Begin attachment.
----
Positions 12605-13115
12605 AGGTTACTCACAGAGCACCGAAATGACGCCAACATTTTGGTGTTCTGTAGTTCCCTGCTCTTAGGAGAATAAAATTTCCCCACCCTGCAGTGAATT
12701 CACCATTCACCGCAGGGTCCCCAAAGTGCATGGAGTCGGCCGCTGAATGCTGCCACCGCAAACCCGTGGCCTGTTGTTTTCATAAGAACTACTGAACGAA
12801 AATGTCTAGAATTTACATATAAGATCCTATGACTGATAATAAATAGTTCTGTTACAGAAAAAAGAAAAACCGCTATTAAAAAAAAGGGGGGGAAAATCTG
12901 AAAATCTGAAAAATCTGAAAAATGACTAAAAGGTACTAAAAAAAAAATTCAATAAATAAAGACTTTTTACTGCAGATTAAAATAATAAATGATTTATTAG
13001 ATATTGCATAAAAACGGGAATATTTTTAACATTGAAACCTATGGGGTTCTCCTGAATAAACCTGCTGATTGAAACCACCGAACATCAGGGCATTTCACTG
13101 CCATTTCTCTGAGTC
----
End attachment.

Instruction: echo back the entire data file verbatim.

Positions 12605-13115
12605 AGGTTACTCACAGAGCACCGAAATGACGCCAACATTTTGGTGTTCTGTAGTTCCCTGCTCTTAGGAGAATAAAATTTCCCCACCCTGCAGTGAATT
12701 CACCATTCACCGCAGGGTCCCCAAAGTGCATGGAGTCGGCCGCTGAATGCTGCCACCGCAAACCCGTGGCCTGTTGTTTTCATAAGAACTACTGAACGAA
12801 AATGTCTAGAATTTACATATAAGATCCTATGACTGATAATAAATAGTTCTGTTACAGAAAAAAGAAAAACCGCTATTAAAAAAAAGGGGGGGAAAATCTG
12901 AAAATCTGAAAAATCTGAAAAATGACTAAAAGGTACTAAAAAAAAAATTCAATAAATAAAGACTTTTTACTGCAGATTAAAATAATAAATGATTTATTAG
13001 ATATTGCATAAAAACGGGAATATTTTTAACATTGAAACCTATGGGGTTCTCCTGAATAAACCTGCTGATTGAAACCACCGAACATCAGGGCATTTCACTG
13101 CCATTTCTCTGAGTC